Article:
How time-saving tools gamble with your productivity
Remember back in the good ol’ days when the advent of the computer lead to pipe dreams about the “paperless office”?
That’s just one of the more amusing examples of how technology was supposed to improve our productivity, efficiency, and general quality of life.
Don’t get me wrong; I love my technology (at least when it’s working properly). The instant gratification of Internet searches is very…gratifying; being able to use Skype or Google Hangout to look into the eyes of clients and colleagues in a different state or even a different country is energizing; and it’s a huge relief to be able to schedule dozens of tweets in bulk with just a few clicks in HootSuite Pro.
How you use your tools is what determines your productivity.
AND…You get to be very, very intentional about what tools you use. You’ll regret it deeply if you purchase them primarily for the “gee-whiz” factor, or because someone talked you into it, or because you’re looking for the silver bullet that will take responsibility for business development off your shoulders and put it onto the technology’s virtual ones.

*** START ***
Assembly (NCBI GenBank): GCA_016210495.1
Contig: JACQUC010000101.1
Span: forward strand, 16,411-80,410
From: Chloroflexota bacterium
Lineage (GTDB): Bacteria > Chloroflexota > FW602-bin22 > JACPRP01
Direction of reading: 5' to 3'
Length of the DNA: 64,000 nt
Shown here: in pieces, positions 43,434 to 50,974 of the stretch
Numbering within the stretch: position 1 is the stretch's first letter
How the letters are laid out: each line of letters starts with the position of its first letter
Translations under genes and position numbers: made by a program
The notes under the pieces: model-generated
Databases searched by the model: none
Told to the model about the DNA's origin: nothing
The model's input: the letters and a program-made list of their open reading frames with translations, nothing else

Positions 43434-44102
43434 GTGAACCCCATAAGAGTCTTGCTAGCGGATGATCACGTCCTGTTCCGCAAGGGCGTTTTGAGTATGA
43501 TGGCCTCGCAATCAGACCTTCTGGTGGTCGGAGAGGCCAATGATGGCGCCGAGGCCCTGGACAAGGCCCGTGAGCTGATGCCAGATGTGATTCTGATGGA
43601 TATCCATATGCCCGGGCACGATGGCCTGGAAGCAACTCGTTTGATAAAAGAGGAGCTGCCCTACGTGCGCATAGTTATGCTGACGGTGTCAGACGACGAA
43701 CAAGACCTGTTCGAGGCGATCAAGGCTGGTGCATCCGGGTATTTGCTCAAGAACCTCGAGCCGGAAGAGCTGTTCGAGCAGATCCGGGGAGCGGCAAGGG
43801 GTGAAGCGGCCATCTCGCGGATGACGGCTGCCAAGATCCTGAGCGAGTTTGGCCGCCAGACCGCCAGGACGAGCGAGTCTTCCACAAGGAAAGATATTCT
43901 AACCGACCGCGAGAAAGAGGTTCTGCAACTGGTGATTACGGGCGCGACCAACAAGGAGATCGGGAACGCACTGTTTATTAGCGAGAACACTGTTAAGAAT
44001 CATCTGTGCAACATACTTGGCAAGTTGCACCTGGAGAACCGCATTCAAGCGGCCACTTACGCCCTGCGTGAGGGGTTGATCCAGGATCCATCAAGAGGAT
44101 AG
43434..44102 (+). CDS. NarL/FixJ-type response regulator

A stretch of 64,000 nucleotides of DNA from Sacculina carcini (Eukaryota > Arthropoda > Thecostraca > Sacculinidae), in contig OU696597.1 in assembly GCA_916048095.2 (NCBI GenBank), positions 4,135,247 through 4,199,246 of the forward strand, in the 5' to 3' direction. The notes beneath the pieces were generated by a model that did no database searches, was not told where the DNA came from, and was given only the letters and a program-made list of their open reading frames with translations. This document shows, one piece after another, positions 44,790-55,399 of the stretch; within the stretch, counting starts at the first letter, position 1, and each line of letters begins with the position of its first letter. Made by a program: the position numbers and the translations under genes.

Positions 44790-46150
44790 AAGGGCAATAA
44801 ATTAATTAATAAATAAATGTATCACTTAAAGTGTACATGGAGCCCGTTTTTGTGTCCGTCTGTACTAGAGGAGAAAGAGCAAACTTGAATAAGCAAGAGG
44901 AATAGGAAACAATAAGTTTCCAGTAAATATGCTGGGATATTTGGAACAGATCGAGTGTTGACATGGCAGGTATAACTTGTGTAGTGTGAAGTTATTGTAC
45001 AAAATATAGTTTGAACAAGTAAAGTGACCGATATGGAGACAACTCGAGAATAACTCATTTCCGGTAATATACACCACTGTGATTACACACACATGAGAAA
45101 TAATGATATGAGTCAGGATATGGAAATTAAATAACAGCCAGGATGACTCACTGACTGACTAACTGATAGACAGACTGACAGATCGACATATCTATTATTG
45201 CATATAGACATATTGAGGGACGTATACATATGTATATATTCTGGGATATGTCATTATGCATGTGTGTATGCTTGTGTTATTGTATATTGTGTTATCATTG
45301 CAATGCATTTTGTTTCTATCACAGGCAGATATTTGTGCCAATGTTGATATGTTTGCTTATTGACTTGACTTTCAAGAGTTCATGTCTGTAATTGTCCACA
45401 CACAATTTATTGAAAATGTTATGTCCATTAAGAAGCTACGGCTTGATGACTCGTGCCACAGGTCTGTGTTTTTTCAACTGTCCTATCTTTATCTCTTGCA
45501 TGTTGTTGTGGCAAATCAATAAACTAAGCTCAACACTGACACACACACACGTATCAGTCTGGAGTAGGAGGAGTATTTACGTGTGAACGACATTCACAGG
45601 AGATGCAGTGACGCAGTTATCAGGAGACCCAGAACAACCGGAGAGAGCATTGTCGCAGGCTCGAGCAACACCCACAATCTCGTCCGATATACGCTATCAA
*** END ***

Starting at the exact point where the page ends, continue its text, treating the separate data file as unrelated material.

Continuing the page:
Why is regret such a likely outcome? Because you face a learning curve with any new tool. When you have strategically and consciously evaluated how the tool will improve your productivity and propel you to your stated goals, that learning curve is worthwhile. However, if you’ve lept into using this new toy without knowing how it will serve you, the time you spend learning it is likely to be wasted, or at the very least better spent on activities whose ROI has already been demonstrated.
Just because a tool is highly effective doesn’t mean you should be the one to use it. An ugly case in point (and one reason I feel highly qualified to write this post) involves the need to transfer my WordPress-based web site from one hosted account to another (it’s a long story). Even if I had kept track of how much time I spent trying to figure out FTP programs and other technological esoterica, I’d be too embarrassed to share the figures with you. Suffice to say that I wasted way too much time doing something far outside my realm of expertise. I drove my stress level through the roof, added to the down time on my site, and failed to do the little things – like client work – that only I can do for my business. Lesson learned: Farm out the work that I stink at!
So what are some ways you’ve found to ensure that you have the upper hand over your technology, instead of vice versa? How do you decide what “productivity tools” to say yes to and which to run away from?
(By the way, thanks to Rob! for posting his papery desk image in the Creative Commons section of Flickr.)This entry was posted in choice, productivity and tagged action plan, effectiveness. Bookmark the permalink.